IFA Rural Development Chairman Joe Brady has said the Knowledge Transfer (KT) measure has fallen short of expectations due to the complex and rigid rules imposed, as well as the additional costs farmers have to incur to participate.
At a meeting with the Department of Agriculture on the KT measure, IFA called for a review of the scheme once the first year has been completed over the next few months.
Joe Brady said this measure, which was allocated €100m in the Rural Development Programme, was expected to attract 27,000 farmers but the numbers have fallen short with only around 20,000 farmers partaking. This is mainly due to farmers being turned off the measure due to rigid rules, additional charges and too much paperwork.
The IFA Rural Development Chairman said that the KT scheme is a valuable measure in improving the technical knowledge of farmers, however it has got bogged down in red tape and bureaucracy. IFA told the Department that the scheme is fraught with difficulties, with some farmers questioning their continued participation. One of the main issues is the attempt by vets to impose charges which significantly dilute the value of the scheme to farmers. Also, farmers in peripheral areas are being forced to use a vet who has completed a particular course who may not be from their locality. Concerns were expressed to the Department about the payment mechanism to farmers through Teagasc and the consultants.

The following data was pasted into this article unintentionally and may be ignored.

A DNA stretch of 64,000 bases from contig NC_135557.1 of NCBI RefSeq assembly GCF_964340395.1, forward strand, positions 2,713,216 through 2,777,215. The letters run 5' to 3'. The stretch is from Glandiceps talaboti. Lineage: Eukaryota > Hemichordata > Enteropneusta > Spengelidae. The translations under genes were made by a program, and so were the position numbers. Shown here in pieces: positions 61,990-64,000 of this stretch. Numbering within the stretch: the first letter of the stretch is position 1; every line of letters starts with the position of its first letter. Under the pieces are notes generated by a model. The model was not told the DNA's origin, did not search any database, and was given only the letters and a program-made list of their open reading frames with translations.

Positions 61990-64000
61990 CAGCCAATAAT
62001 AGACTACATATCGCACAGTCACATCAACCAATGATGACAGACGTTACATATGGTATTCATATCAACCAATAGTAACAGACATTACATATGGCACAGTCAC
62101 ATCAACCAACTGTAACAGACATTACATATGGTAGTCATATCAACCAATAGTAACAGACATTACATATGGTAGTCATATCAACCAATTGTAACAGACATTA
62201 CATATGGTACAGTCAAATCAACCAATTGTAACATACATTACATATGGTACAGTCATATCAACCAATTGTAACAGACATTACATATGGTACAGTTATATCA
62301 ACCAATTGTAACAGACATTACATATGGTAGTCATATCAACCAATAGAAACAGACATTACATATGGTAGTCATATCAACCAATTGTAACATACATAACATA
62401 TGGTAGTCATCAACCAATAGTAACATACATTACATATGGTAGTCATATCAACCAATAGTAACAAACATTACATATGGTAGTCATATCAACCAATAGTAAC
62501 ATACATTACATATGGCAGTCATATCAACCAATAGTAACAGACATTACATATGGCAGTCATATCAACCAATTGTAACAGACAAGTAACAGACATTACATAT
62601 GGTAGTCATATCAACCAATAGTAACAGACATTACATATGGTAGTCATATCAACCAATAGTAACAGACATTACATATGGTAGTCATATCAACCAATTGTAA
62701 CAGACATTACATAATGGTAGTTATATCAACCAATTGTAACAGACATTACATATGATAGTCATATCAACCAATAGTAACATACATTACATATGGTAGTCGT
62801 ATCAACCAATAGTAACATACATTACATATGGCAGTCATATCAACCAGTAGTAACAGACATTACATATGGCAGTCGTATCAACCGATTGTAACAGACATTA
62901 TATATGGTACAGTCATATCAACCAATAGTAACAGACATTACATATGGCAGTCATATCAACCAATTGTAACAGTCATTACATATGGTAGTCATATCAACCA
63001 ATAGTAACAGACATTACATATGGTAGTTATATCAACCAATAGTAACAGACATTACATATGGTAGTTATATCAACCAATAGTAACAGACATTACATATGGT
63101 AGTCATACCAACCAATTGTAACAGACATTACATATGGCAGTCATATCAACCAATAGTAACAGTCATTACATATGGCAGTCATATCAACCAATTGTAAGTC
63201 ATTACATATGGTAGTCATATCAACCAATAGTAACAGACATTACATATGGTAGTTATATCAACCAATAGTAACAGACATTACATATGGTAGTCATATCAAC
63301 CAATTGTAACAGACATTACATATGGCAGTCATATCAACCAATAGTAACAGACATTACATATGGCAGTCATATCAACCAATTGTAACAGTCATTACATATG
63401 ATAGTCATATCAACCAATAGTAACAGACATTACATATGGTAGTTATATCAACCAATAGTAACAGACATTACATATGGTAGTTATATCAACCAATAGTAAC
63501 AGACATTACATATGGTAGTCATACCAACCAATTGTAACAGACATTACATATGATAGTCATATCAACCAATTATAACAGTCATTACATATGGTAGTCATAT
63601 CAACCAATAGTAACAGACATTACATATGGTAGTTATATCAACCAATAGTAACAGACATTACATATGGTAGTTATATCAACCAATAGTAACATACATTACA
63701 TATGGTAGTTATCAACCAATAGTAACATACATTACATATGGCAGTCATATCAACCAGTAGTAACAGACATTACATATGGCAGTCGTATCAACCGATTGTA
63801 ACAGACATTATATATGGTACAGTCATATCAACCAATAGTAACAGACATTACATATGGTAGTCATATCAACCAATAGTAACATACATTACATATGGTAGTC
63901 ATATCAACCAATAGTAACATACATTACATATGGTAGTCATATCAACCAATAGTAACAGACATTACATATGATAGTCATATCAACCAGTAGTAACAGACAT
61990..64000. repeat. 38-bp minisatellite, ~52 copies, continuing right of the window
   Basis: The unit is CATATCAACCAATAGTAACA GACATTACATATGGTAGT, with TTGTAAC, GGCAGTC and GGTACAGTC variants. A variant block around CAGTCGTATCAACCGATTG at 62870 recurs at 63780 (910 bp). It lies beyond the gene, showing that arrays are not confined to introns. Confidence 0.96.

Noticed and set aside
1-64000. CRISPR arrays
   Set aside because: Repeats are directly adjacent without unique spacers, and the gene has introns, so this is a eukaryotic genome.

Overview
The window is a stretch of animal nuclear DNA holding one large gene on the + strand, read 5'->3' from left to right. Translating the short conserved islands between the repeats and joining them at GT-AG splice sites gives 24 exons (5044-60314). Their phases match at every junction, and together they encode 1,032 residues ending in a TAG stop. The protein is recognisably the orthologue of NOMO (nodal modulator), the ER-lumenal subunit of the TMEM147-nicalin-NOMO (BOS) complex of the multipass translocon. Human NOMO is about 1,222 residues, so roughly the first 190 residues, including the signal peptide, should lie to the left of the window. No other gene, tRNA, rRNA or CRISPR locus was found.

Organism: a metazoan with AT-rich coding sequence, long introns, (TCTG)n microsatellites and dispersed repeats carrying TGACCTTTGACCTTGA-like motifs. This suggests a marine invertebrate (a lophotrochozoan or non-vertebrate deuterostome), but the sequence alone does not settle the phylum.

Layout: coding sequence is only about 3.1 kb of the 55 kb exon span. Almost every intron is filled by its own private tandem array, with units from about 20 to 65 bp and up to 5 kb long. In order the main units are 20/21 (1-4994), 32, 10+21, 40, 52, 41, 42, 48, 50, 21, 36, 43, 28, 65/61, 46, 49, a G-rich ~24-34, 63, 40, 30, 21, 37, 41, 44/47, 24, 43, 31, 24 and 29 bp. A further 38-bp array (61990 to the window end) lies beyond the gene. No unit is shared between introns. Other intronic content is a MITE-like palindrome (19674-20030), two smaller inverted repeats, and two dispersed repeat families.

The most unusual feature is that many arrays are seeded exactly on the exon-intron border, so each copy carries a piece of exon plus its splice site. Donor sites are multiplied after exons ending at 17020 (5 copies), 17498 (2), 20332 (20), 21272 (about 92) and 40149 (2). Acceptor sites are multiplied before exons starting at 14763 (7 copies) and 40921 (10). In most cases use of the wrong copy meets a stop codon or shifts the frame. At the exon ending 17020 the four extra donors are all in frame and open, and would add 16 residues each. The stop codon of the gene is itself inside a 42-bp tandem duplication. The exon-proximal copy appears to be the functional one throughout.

Joe Brady said that an opportunity now exists to reorganise the scheme and reduce the red tape. He said the challenge will be to ensure that the 20,000 farmers already in KT groups continue to participate and to determine whether more farmers can be attracted in. Re-opening of KT groups to farmers who were excluded in the past should also be considered. IFA was told that first year KT payments will be made in the 3rd quarter of this year.